Turkey's moderate Islamist government has taken as hard a line on the issue as previous Kemalist governments did, and has announced, in response to the French move, that Turkey would halt 'all political consultations, joint military activities and manoeuvres.' Not content with a formal rebuke, Turkish Prime Minister Recep Tayyip Erdogan has sought to make the conflict personal; claiming (falsely) that Sarkozy's father served in Algeria in the 1940s and would have direct knowledge of 'massacres' committed there by French troops.
The conflict is driven by political ambition on all sides. President Sarkozy is facing a tough battle for re-election in 2012, and the bill will ingratiate him with the 400,000-strong Armenian community in France. So what — the Elysee seems to think — if a key NATO ally is upset in the process and cooperation over Syria, Libya and Lebanon suffer?
Prime Minister Erdogan, in turn, also has presidential ambitions, and is keen to portray himself as a defender of Turkey's history. His reaction highlights how irascible Turkey's foreign policy has become under his leadership. The country has already cut off ties to Israel, tried to bully the US, and will now freeze links to France. That does not look like the 'zero problems' foreign policy the Turkish government once claimed it would pursue. More like a 'zero in on problems' foreign policy.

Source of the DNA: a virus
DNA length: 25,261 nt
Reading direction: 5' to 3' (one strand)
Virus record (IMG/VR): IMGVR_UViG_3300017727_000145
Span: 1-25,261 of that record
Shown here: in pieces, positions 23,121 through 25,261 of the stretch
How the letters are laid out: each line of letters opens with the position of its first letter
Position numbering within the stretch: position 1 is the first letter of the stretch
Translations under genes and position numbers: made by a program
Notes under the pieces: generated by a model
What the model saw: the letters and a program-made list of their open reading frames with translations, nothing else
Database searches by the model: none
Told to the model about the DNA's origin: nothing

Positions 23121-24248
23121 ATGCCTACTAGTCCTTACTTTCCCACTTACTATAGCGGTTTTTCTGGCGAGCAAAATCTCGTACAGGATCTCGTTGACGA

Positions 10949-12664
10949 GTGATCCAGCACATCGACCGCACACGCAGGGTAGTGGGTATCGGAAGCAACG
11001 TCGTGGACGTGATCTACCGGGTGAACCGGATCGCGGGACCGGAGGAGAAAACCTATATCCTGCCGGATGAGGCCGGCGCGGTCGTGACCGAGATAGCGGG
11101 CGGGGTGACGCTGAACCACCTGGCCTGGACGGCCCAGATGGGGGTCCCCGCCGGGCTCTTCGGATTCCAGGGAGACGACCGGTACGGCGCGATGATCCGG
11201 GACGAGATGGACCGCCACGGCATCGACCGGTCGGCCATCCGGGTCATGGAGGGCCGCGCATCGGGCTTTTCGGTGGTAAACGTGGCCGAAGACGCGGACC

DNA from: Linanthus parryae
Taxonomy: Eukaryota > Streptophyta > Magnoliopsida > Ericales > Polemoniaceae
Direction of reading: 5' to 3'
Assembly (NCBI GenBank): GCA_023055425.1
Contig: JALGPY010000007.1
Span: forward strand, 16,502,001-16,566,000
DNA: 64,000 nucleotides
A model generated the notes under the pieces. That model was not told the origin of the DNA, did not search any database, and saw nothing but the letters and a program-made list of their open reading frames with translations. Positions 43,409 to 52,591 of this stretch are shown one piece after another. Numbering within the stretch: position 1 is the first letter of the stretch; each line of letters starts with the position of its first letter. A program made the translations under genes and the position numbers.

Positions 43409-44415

The Armenian Genocide should of course be beyond doubt by now — even if the exact number of people killed in 1915 remains in dispute. But a parliamentary bill in a third country like France will do little to establish a commonly-agreed narrative of the past between neighbours Turkey and Armenia. The dispute is likely to have one upshot, though: British-Turkish relations will probably improve, as Ankara will look to London for support and cooperation.